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The Third Circuit Clarifies the Robinson-Patman Act’s “Competing Purchaser” Requirement

On January 25, 2010 by Schnader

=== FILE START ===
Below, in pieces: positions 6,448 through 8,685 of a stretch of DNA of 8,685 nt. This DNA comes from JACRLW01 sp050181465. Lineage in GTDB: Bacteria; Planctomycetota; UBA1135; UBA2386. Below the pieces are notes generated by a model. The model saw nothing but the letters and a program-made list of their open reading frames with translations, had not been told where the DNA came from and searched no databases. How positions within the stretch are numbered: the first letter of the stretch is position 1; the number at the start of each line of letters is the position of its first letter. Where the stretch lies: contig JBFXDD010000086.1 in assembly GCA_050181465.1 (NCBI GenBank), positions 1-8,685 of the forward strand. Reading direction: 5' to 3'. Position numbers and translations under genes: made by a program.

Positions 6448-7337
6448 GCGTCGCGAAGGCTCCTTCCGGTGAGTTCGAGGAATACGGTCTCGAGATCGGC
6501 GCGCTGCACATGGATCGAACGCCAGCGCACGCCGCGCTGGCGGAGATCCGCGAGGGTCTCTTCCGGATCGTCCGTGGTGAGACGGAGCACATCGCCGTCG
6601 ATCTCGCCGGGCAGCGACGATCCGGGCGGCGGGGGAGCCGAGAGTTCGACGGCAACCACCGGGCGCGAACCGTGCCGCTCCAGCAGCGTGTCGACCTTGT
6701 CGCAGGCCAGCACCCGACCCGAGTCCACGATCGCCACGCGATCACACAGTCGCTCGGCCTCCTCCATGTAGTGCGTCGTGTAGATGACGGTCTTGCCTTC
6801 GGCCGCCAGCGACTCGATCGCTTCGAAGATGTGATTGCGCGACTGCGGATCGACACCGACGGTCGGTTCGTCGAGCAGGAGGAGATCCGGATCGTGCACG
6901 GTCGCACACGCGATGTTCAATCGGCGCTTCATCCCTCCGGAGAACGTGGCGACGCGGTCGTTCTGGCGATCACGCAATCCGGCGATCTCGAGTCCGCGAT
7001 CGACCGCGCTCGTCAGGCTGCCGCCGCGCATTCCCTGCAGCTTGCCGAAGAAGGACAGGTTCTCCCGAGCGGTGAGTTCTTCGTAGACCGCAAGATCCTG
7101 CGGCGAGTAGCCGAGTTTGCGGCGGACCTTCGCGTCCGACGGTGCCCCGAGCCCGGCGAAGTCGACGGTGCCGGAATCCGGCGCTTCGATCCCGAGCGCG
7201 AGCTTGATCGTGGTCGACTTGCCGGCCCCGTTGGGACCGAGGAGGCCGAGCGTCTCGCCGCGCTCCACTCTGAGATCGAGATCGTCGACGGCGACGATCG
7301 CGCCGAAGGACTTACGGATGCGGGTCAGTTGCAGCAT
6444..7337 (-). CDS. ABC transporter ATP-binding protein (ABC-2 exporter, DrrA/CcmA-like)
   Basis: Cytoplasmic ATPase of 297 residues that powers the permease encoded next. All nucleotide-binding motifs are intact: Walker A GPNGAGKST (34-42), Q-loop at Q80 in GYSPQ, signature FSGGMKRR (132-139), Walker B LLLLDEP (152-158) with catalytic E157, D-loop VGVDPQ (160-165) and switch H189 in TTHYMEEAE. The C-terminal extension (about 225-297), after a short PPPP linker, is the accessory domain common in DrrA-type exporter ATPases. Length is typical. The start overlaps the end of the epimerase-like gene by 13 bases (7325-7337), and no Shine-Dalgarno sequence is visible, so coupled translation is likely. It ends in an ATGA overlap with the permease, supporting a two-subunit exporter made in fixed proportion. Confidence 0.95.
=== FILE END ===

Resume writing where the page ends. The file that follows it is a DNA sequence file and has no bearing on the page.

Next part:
The Third Circuit recently reversed a district court’s judgment in favor of a plaintiff under the federal price discrimination statute, the Robinson-Patman Act (RPA), 15 U.S.C. § 13, concluding that the RPA does not apply where any competition between the plaintiff and the purportedly favored purchaser occurred before the allegedly discriminatory sale by the manufacturer took place. Feesers, Inc. v. Michael Foods, Inc., Nos. 09-2548, 09-2952, 09-2993, Slip. Op. at 6 (3d Cir. Jan. 7, 2010). This decision continues the trend in the Third Circuit and other jurisdictions of limiting the RPA to the situations it was “originally intended to target,” in which dealers first “purchase products from manufacturers and then compete with other” dealers in the resale of those products. Slip Op. at 29-30. According to the Third Circuit in Feesers, the RPA was never intended to apply in the very different context of bid markets, “where a product subject to special order is sold through a customer specific bidding process.” Slip Op. at 33. In this setting, while two dealers may compete with one another when submitting their respective bids to the same customer, no purchase actually takes place until after a particular bid has been accepted. By that point, the dealers by definition are no longer competing for the same customer and therefore are not “competing purchasers” for purposes of the RPA. Id.

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